I mean, I don’t know. I used to go to church when I was little, maybe the preacher thing stuck with me, even though I don’t believe in organized religion or anything at all. I have this preacher character and some of that old-school bluegrass stuff went into it. These guys would talk to the public.
If you listen to an old Dillards record, the same with the Stanley Brothers — even my friends at the Avett Brothers — they have a connection to the audience that I think I always had. I’m not even a good singer [editor’s note: We disagree]. I don’t know how I could be the leader of a group. I think there’s something about the connection that country music makes, the emotions…if you get that audience on your side, you have it for life. I feel like I’ve done that in my career.
You are a busy guy. Touring, running two killer restaurants and, most recently, the “Out There Talk” podcast. Tell me about that.
I had a podcast when we got signed to a label, Volcom Entertainment, which was basically a vanity label for a clothing company. But they allowed a lot of bands, including mine, to spend a lot of time in the van at night, soaking up the sounds of the radio late into the night. We had been with them for 10 years. I studied college radio at East Carolina University as a music director in 1999. I always liked being in the van, listening to stuff in the middle of the night.
I’ve done a few TV pilots just with the idea of talking about weird stuff. I have all these resources… all these friends. I just thought, I can probably even talk to people I don’t know about weird stuff and give them an outlet. I like to think of it as “Coast to Coast” meets Anthony Bourdain. With Instagram, you can do it like…boom. Tuesday and Wednesday evenings at midnight. I’ve spoken to people from India, the UK, all over the world.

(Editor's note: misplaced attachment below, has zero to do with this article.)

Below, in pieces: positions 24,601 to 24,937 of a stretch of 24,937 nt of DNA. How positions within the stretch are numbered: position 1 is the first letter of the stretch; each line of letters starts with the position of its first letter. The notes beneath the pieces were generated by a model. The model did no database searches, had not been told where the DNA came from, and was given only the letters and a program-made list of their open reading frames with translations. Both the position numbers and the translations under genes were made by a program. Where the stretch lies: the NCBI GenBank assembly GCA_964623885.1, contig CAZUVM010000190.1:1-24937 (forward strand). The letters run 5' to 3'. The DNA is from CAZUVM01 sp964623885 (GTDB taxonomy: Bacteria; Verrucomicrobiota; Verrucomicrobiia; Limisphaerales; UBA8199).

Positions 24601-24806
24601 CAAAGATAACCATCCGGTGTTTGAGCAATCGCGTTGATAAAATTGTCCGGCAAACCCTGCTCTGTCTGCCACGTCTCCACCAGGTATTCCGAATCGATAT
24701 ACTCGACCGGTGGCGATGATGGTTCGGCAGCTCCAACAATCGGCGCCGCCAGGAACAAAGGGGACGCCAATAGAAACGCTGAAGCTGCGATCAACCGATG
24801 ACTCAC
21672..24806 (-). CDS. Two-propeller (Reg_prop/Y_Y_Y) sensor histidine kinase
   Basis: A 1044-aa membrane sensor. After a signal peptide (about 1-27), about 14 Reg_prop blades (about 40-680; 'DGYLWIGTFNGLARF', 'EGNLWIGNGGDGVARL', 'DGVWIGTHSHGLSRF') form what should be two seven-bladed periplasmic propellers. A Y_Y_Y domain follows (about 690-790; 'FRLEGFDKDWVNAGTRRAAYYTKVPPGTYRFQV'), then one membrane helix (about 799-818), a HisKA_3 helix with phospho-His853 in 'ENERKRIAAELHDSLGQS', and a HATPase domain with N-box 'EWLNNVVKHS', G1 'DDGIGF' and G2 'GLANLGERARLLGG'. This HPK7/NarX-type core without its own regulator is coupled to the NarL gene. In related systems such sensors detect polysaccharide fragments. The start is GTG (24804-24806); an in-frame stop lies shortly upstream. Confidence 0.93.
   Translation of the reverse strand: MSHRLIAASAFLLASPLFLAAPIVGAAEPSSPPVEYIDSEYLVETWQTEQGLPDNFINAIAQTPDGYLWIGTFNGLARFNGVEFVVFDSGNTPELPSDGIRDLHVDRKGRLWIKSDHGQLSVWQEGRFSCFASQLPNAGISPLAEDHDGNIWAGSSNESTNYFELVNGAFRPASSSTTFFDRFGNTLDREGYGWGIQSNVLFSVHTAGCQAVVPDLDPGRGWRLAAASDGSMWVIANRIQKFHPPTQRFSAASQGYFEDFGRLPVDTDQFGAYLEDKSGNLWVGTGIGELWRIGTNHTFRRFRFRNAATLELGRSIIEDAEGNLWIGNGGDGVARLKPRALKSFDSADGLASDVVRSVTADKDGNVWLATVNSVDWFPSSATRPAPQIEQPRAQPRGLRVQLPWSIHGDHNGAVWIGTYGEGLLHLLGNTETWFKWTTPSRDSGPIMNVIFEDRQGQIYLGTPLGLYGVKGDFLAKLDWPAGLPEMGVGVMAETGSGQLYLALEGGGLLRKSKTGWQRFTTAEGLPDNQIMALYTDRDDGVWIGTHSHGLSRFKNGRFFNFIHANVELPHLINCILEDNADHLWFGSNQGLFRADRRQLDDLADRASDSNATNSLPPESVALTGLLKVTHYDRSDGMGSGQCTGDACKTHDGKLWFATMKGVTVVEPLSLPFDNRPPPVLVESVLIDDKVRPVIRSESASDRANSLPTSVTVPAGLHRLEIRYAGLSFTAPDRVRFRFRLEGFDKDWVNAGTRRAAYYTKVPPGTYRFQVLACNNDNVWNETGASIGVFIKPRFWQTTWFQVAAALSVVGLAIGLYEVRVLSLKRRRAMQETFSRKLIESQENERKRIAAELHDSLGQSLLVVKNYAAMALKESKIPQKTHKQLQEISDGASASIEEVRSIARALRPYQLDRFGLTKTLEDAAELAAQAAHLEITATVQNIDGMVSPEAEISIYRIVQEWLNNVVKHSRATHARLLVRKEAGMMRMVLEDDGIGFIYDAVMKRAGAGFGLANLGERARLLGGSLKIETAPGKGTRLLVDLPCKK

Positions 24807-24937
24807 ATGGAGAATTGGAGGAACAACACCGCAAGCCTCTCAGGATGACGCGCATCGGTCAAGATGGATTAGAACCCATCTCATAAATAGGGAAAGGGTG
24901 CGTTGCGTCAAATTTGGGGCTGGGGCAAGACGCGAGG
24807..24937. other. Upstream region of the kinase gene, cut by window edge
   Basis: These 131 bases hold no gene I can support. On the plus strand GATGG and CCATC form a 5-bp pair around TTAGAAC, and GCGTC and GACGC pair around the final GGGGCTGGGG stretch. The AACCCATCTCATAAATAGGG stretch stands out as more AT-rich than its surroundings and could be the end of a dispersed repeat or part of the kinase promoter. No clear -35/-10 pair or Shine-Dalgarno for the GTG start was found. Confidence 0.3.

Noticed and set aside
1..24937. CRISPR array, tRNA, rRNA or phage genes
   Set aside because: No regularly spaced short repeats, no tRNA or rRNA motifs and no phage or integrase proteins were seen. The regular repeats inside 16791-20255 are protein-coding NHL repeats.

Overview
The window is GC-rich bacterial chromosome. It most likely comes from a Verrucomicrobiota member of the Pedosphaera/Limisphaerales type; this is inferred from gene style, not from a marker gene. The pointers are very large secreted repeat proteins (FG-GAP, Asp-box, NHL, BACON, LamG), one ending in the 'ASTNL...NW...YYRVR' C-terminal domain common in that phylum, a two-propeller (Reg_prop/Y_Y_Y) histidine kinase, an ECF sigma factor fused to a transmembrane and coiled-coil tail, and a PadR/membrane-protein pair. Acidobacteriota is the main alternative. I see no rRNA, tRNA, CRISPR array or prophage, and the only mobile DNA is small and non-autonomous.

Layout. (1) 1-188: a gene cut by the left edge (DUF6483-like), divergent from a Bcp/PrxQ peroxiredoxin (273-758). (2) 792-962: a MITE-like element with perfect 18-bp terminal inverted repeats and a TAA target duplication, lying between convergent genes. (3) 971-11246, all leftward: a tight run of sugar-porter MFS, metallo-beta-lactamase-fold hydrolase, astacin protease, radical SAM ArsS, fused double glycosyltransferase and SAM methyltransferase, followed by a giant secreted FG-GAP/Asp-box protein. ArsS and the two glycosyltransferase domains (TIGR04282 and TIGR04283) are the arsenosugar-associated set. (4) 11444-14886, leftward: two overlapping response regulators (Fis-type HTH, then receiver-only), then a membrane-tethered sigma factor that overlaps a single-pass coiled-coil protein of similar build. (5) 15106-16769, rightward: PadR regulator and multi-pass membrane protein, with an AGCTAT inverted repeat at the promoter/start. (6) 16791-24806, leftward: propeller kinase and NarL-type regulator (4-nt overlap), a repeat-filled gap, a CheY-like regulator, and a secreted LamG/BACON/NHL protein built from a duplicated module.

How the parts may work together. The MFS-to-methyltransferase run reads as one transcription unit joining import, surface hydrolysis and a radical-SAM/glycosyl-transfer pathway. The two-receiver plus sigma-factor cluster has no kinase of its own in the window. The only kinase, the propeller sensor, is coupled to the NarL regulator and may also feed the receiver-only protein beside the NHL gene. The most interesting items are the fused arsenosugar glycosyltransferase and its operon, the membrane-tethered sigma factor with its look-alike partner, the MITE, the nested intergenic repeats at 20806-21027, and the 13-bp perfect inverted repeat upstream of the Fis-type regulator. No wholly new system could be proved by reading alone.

Brian Posehn [an Emmy nominated-writer, comedian and actor who was in HBO’s “Mr. Show with Bob and David” as well as Rob Zombie’s horror flick “The Devil’s Rejects”] going to be on it this month. The killer thing is that it doesn’t matter if people believe. Stories matter, storytelling matters. I’m pretty excited about the future of this one.
What is the story that you want to deepen and that you have not yet had the opportunity to discover?
I haven’t done anything with witches yet. I’m talking about old school witches. I haven’t told anyone about Salem or anything like that. Lots of classic stuff that I haven’t done yet. I will say crowdsourced episodes are the best. I haven’t spoken to anyone yet who is a Satanist. I want to talk to people who believe in things other people don’t.
What keeps you in RVA?
I never considered living here. This month is my tenth birthday. When I moved here it was cheap and I had friends here. My wife and I fell in love with the river and I don’t even go there much. It’s a small town where such big things are happening. So much good food and music. I just finished doing a European tour and a bit in the South East, there are places everywhere where nothing is happening compared to what we have. The music that passes through here, we are very spoiled. We are very lucky. I mean, the disc scene here alone.
Valient Himself hosts Pony Express, an evening of twangers and honky tonk bangers at The Camel. Sunday, August 21 at 7 p.m. $10.